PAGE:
One of the most important documentaries of our time: “If the camera is predatory then the culture is predatory as well.”

“If the camera is predatory, then the culture is predatory as well.” — 2022 Documentary, Brainwashed: Sex—Camera—Power from filmmaker Nina Menkes.

If you don’t know Nina Menkes or her films, then it will help to peruse her website now to get a feel for who she is and what she stands for. You can view the official Brainwashed website HERE.

Menkes work has a long history of dissecting the way females are represented in film, and coming right up against that male gaze and confronting it. Her 2022 documentary Brainwashed: Sex—Camera—Power, an Official 2022 Sundance selection, hits that argument even harder and makes a convincing (and devastating) argument about how predatory films are towards women, how it’s accomplished through film, and how that discriminatory lens has laid a foundation for sexual harassment and abuse against women in the workplace and beyond.

It’s available to stream now on Amazon Prime, Kanopy, Kino Now!, iTunes, and for purchase on Blu Ray/DVD. You can get those links on the movie’s website home page HERE.

I believe this documentary is the single most important documentary for women at this moment in time. Particularly for those of us women in film, and for me also as a writer. I talk a lot in my book On Fire about the feeling of invisibility, and I quote Rebecca Solnit frequently, who is an amazing author and feminist. She writes a lot about the obliteration of women in our society and how we are made to be invisible by a patriarchal system.

I see a lot of similarities in this film about the obliteration and subjugation of women through the camera lens, that then lays the foundation for this same treatment in the real world. This theory was first observed and given language by Laura Mulvey. Mulvey gave us the terminology of the “male gaze” in her 1973 academic paper titled “Visual Pleasure and Narrative Cinema.” It was then published two years later in Screen magazine. Menkes interviews Mulvey in Brainwashed and helps to again lay the foundation for the male gaze and to further build upon it.

I’m not going to lie—this was an incredibly difficult documentary for me to watch. It was, at times, so painful I had to put my hand over the screen. The disgust, the shame, the helplessness, the vulgarity, of the lens against women is so devastating to absorb into the female psyche, that you don’t realize how painful it is until the moment you have to turn away. I don’t know why, but as I watched it, it felt like years of pent up pain coming out.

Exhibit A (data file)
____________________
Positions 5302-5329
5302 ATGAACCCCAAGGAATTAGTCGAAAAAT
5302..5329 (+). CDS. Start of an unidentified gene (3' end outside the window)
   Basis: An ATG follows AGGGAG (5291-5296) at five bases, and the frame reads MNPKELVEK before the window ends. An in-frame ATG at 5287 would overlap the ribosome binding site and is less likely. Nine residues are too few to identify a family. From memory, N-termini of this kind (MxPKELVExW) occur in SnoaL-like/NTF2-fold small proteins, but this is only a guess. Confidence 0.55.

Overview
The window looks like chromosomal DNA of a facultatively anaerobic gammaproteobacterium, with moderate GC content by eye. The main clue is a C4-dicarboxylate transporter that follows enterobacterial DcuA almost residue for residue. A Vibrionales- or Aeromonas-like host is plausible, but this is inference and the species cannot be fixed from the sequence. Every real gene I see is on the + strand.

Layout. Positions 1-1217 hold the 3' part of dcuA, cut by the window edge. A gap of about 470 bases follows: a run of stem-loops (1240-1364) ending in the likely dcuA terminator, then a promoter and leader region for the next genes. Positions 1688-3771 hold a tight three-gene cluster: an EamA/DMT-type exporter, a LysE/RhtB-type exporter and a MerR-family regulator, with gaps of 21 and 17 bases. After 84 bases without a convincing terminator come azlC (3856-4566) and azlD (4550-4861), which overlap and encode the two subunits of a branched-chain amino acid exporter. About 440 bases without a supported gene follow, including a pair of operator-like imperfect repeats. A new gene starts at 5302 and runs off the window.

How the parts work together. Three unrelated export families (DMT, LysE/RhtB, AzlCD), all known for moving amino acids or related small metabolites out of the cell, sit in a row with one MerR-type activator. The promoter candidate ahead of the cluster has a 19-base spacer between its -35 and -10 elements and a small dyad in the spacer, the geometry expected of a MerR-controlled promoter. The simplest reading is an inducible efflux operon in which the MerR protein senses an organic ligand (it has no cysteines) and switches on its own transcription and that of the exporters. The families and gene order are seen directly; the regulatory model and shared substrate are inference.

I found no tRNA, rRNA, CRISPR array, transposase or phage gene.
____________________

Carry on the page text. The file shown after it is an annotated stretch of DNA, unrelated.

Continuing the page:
What Menkes has done with Brainwashed is give an even broader and detailed vocabulary and platform (in very much the same way Mulvey did originally) to further the discussion of a predatory lens in a way that will allow women to actually change film and media. What women have always lacked is the ability to name their pain. Menkes has now given us a vocabulary to name the film dynamics that cause that pain. One vocabulary lesson was “the standard line of identification.” Which essentially ends up saying that men have the money, they direct the films, they run the lens, and so most films are devoid (top-down) of female perspective. To change film and media, we must change who has the power, who has the money, and who runs the lens. 

In fact, most of the women in the documentary recognized that the hardest part of the women’s movement in film is identifying how to change it. We have been so hoodwinked into how women should be shot by the camera that we don’t currently have a ton of solutions of how to fix shots and lighting and lenses. But at least we have a place to start with Brainwashed. The next step will be handbooks and videos that teach women how to eradicate the male gaze from a technical perspective.

If you watch this film (and you should), I would love to hear your thoughts and understand how YOU are changing the film dynamics for women.

xo— S.

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